We spent nearly a week with my parents over Thanksgiving. My parents still live in the house I grew up in, and anytime we go back, my kids ask lots of questions about my childhood. Where was my room, which was my seat at the table, where did we play. (Answer: the room you guys sleep in, the seat across from Grammy, we didn’t play. We only did chores and complimented our mother on her cooking.)
When we were kids we had a playhouse on stilts at the edge of the woods. Sometime in the past 30 years the stilts became unstable, so my dad knocked it down to keep it from falling and hurting someone. It’s still there, though, with broken stilts, holes in the floor, and the primary-colored paint my siblings and I used to write our names has faded from bright, to ghostly shadows.
To my kids, it looks abandoned and decrepit and much older than it actually is. Once David asked me if we had cars when I was a kid because he can’t quite grasp the concept of the 1980s. The playhouse doesn’t help.
During our visit, we took a few walks in the woods with the kids, and anytime I do that I’m always shocked at how much smaller things are now than they are in my memory. The pond, the woods, and the creek that used to be my big wide world of exploration are much more manageable through adult eyes. I used to have to stop to catch my breath walking up the hill from the clothes line to the house. Now it’s just…a hill.
We took the kids to the pond, then beyond the pond to a pasture, then beyond the pasture to a field that I’d never even ventured to because it felt too far away.
We found fool’s gold, an old abandoned barn, and inexplicably a (relatively new) refrigerator on its side.
On our way back the sun started to set and the younger two kids started to get tired, so we let the big kids run ahead while Tom and I walked slower with Thomas and Anna.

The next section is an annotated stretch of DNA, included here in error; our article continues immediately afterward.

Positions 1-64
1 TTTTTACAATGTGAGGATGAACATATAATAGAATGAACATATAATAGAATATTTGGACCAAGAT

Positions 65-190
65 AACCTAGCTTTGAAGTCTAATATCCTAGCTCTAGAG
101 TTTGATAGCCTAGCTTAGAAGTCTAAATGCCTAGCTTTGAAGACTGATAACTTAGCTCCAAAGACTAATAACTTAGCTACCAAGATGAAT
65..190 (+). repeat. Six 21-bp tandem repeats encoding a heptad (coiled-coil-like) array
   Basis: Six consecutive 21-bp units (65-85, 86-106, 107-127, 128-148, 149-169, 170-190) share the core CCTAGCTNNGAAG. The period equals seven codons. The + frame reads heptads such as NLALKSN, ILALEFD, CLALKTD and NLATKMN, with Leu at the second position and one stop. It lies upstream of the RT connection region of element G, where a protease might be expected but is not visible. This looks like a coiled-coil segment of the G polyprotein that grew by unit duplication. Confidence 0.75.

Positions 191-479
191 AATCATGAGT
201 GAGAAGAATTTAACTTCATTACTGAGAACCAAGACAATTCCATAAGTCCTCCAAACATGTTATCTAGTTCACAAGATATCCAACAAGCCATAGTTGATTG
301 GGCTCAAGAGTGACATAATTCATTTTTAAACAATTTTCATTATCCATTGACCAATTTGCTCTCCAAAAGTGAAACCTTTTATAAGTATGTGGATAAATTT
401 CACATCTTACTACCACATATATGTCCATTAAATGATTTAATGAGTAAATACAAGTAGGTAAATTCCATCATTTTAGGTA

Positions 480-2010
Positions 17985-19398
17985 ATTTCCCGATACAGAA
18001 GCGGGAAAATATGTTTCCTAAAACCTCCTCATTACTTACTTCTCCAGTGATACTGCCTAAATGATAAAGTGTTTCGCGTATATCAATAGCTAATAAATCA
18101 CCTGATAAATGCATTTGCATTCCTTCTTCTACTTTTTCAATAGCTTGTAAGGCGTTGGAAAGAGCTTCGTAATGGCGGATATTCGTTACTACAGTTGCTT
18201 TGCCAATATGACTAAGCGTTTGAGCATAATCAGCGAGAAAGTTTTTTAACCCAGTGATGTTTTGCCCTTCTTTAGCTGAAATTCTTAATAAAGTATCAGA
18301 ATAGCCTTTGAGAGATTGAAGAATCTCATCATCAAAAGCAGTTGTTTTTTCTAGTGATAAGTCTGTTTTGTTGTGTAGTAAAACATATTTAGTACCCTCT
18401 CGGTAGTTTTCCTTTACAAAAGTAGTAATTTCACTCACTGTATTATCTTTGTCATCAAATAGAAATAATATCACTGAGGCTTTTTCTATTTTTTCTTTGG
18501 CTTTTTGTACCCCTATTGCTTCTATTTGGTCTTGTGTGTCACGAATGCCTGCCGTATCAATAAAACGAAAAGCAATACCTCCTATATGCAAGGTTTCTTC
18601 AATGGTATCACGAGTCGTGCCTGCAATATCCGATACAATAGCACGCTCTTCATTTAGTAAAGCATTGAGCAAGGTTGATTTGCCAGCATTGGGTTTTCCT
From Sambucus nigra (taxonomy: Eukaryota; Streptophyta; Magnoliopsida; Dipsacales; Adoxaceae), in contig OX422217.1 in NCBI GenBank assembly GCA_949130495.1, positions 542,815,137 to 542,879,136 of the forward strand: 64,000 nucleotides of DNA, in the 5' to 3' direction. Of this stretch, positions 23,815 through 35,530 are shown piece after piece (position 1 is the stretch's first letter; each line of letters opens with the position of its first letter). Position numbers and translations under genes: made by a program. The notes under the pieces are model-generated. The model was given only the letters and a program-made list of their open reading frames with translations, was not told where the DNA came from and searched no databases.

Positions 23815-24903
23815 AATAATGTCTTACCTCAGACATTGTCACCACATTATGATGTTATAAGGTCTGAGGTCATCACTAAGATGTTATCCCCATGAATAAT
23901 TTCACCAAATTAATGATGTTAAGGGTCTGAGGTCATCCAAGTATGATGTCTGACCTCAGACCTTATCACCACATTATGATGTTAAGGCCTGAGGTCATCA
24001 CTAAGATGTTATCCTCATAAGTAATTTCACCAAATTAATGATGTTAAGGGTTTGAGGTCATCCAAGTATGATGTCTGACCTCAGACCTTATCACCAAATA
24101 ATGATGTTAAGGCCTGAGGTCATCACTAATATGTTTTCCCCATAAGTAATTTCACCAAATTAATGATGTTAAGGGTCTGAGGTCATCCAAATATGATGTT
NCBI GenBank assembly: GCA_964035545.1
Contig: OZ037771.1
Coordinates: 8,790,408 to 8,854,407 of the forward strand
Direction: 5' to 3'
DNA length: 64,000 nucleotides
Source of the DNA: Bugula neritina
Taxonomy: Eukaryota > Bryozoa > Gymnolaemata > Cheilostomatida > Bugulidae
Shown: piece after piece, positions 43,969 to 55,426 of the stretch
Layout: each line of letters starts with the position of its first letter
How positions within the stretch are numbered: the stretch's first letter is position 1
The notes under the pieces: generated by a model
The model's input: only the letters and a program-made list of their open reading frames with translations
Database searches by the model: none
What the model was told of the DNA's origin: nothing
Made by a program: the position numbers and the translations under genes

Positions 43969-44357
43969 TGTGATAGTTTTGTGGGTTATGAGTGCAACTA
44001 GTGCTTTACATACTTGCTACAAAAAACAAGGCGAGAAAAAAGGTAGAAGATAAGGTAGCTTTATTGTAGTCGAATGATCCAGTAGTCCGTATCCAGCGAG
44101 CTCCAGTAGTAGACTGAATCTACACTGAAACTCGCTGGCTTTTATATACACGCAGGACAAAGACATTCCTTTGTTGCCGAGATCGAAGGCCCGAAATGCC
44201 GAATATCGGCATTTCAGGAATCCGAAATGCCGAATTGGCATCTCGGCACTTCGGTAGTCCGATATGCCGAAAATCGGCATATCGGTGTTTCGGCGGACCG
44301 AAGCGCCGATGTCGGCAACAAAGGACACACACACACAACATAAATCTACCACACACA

At some point David and Mary got separated from each other, and I couldn’t see Mary but I could hear her yelling for David.
Immediately my heart started racing. I knew Mary was safe, but I also knew that she had somehow gotten turned around and, based on her calling for David, she was alone. I can clearly remember the feeling of being alone in the woods and not sure of where I was. Even as a kid, my logic side knew that if I just continued in a certain direction, I would end up home, but that didn’t change that nagging worry. Where am I? What’s going to happen?
It wasn’t dark yet, but my parents had their house lights on, and from where we were we had a clear view of the house. All she had to do was run through the yard. I knew that she was safe, but I also knew that she is little, and probably scared.
The moment I heard her calling for David (and David not responding), I put Thomas on my back and ran to find her before she got too far off track.
Mary ran the wrong way and ended up on the far side of the yard. I caught up with her two minutes after I heard her yelling. Her cheeks were flushed and she was breathing hard. She told me what happened, not in a panic, but as if she was recounting a rollercoaster, “Mom, I thought David went up the hill behind the house, so I tried to follow him, but I couldn’t keep up, and then I didn’t see him so I started running faster, but then I heard a dog barking so I knew I went the wrong way, then I turned around and you found me!”
Her eyes were flashing as she talked, this huge adventure that happened in the span of two minutes or less. She was just a little scared, but mostly excited to tell me how it unfolded.
I gave her a big hug and told her that the same thing had happened to me as a kid.
We went inside and as we took off our coats and shoes, Mary told everyone about her adventure — all the excitement and adrenaline spilled out in breathless phrases and bright eyes.
I listened and it occurred to me, these hills and valleys that I spent hours playing in as a kid — all it took was a walk with my own children to see that they’re just as vast and full of adventure and exploration as I remember.